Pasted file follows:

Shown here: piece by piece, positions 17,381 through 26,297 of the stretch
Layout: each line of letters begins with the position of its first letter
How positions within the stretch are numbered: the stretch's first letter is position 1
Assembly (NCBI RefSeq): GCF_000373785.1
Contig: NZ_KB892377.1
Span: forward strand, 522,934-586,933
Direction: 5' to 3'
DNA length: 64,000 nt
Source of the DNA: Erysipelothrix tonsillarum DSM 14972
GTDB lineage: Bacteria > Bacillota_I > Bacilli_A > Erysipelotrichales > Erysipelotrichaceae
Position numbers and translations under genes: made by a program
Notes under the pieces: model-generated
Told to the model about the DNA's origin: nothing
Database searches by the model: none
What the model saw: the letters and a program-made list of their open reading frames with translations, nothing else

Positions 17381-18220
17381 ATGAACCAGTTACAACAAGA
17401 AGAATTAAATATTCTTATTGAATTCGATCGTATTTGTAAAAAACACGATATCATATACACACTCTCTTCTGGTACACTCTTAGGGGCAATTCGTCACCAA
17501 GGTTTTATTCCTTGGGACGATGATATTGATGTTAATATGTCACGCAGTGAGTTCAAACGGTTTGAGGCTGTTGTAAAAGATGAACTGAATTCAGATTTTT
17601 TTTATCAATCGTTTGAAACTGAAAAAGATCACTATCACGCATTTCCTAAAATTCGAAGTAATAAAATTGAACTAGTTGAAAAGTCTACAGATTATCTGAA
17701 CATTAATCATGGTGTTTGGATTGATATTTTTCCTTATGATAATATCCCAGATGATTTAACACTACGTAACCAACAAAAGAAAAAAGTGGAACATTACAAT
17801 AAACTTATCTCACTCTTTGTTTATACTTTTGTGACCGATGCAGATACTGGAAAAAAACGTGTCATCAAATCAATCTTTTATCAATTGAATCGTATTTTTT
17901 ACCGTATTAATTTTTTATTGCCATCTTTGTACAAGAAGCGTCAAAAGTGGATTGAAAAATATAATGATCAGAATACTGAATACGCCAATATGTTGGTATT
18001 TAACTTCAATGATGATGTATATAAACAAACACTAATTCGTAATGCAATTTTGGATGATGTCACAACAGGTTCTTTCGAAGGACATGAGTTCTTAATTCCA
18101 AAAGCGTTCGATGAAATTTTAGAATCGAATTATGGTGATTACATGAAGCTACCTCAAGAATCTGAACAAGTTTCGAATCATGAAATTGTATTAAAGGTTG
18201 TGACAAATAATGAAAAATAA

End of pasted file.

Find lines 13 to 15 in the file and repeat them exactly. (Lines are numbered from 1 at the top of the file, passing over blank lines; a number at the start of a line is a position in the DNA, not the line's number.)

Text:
Told to the model about the DNA's origin: nothing
Database searches by the model: none
What the model saw: the letters and a program-made list of their open reading frames with translations, nothing else